The year began with concern about a large state budget deficit. The deficit was punctuated by a state government shutdown and legislative special session. It ended with community leaders still trying to get a handle on changes made during the July legislative special session. We also saw changes in federal legislation, as well as changes in the local program funding.
Minnesota’s disability community also marked the passing of several community leaders, including In-Home Personal Care owner Kevin Sullivan, Hammer, Inc. leader Tim Nelson and noted polio expert Dr. Richard Owen.
January: 2011 started with all eyes turned to the state capitol. With Gov. Mark Dayton heading the executive branch and Republican majorities steering the Minnesota Legislature, the 2011 session began Jan. 4 with a daunting task: plug the state’s $6.2 billion budget deficit before the fiscal year ended July 1.
February: More than 330 self-advocates with disabilities, their family members, support staff and other disability advocates packed the state capitol rotunda for the Disability Matters Day. With massive state budget cuts looming, it was an early mobilizing event for what would become a long and grueling session.
March: Roll With It was featured. Lily Schreifels, who has cerebral palsy, was profiled as a program participant. The teen enjoys wheelchair basketball. Roll With It is a non-profit organization that is dedicated to providing sports training, competition and recreation with a variety of wheelchair and adapted sports activities for children and adults.
April: New State Rep. John Kriesel, (R-Cottage Grove) was featured. He lost part of both legs while serving with the National Guard in 2006. During his first legislative session, Kriesel was proud to be working with the Amputee Coalition on a bill that would ensure fairness in medical coverage for those who have lost limbs.
May: Ramsey County and St. Paul public safety officials, along with the St. Paul Mayor’s Advisory Council for People with Disabilities, unveiled a new program for people with disabilities. An emergency response form helps the Ramsey County Communications Center, law enforcement and medical personnel provide accessible and adapted response to emergency situations.
June: All eyes were on the state capitol as everyone anticipated a legislative shutdown, which happened July 1 and lasted for most of the month. Gov. Mark Dayton and state lawmakers couldn’t agree as to how to handle Minnesota’s plus-$5 billion budget deficit. State leaders were deeply divided on the state’s budget woes.
July: Minnesota’s loss was the nation’s gain as the highly respected Charlie Lakin left the University of Minnesota’s Institute on Community Integration. After more than three decades here, Lakin became Director of the National Institute on Disability and Rehabilitation Research, in the Office of Special Education and Rehabilitative Services, U.S. Department of Education.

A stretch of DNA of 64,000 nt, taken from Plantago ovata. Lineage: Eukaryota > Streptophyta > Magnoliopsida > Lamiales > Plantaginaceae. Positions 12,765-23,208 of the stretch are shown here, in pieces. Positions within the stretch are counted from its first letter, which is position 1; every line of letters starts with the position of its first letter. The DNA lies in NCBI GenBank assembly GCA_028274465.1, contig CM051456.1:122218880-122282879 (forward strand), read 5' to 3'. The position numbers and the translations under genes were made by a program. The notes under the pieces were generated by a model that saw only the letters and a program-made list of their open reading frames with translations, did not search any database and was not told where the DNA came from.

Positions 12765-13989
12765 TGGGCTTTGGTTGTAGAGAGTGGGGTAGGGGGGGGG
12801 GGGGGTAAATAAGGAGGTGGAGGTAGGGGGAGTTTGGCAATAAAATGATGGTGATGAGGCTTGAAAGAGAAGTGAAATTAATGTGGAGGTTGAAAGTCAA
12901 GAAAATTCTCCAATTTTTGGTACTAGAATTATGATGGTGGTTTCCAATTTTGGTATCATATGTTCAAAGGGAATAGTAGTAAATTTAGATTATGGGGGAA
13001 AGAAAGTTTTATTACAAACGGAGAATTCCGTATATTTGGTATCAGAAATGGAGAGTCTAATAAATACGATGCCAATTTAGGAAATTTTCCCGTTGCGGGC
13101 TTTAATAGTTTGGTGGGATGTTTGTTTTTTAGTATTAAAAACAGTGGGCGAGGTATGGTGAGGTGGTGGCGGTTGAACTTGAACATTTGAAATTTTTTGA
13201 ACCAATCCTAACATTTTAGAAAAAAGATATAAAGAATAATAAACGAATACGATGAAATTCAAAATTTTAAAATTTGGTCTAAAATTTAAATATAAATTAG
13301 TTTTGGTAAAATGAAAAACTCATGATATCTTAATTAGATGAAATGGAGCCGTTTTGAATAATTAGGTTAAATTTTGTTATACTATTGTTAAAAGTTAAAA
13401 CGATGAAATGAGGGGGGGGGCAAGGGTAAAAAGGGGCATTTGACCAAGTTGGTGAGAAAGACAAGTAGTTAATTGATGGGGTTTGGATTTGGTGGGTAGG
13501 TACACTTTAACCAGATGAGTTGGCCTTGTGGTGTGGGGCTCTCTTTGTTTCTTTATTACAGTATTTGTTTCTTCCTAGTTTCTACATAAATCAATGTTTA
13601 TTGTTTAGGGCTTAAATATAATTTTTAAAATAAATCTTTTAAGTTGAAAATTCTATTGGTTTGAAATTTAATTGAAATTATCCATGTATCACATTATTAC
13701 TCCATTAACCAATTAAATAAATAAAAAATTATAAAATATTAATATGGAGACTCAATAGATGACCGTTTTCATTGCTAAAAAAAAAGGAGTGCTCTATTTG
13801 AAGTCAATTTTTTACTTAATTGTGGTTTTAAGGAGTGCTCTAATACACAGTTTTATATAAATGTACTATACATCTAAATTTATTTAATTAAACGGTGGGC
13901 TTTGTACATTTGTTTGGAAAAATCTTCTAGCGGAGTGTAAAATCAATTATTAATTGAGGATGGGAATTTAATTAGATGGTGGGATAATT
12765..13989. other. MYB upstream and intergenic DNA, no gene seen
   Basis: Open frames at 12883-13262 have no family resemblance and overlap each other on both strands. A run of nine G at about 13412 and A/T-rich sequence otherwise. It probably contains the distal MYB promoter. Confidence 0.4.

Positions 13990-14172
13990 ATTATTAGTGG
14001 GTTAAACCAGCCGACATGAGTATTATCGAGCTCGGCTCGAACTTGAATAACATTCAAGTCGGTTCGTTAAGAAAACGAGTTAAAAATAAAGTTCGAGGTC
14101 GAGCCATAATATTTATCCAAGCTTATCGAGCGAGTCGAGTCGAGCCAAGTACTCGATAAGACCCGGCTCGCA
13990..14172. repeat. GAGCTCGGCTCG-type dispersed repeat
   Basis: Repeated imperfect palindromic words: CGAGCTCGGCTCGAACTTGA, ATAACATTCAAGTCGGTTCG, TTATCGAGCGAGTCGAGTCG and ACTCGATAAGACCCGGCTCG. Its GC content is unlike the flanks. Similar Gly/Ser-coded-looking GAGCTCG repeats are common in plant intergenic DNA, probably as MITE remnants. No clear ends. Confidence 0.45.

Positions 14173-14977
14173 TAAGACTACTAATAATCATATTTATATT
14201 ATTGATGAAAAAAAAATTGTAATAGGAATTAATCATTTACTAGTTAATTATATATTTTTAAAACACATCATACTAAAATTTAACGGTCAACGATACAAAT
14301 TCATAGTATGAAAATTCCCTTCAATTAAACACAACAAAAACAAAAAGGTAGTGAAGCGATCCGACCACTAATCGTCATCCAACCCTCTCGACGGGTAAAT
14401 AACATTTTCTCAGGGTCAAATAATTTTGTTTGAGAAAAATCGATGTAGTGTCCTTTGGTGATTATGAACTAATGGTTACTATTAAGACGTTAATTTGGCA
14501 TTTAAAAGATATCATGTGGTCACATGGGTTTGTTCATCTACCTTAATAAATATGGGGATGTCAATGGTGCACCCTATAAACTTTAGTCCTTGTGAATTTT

August: The health and human services budget adopted during the July legislative special session had mixed impacts on community members and organizations that provide services. When the 2011 Minnesota Legislature adjourned July 20, Minnesotans with disabilities and their families faced a dizzying array of changes. Many people saw cuts to services or changes in how services are delivered.
September: Open Access Connections was among the groups affected by agreements made during the legislative special session. The group lost a $37,000 operating grant, or about 14 percent of its budget, and was forced to lay off staff. Open Access Connections provides free voice mail for people with disabilities, low income people and the homeless.
October: 2011 Medtronic National Courage Award winner James S. Krause, Ph.D., was profiled. The Minnesota native has a long and distinguished resume of academic accomplishments. Kraus is a professor and associate dean for Research in the College of Health Professions at the Medical University of South Carolina (MUSC) in Charleston.
November: Cuts to medical assistance reimbursement rates, which affect family members who provide care for loved ones, are at the center of a lawsuit against the State of Minnesota. The lawsuit was filed Oct. 25 in Ramsey County District Court on behalf of home health care agencies, employees and their clients.
December: Area colleges were scrutinized, in articles about service animals and accessible housing. One article described how accommodations are made for animals at two Twin Cities schools. Another described the challenges schools face in providing short-term and long-term accessible rooms, given the demand for such dorm facilities.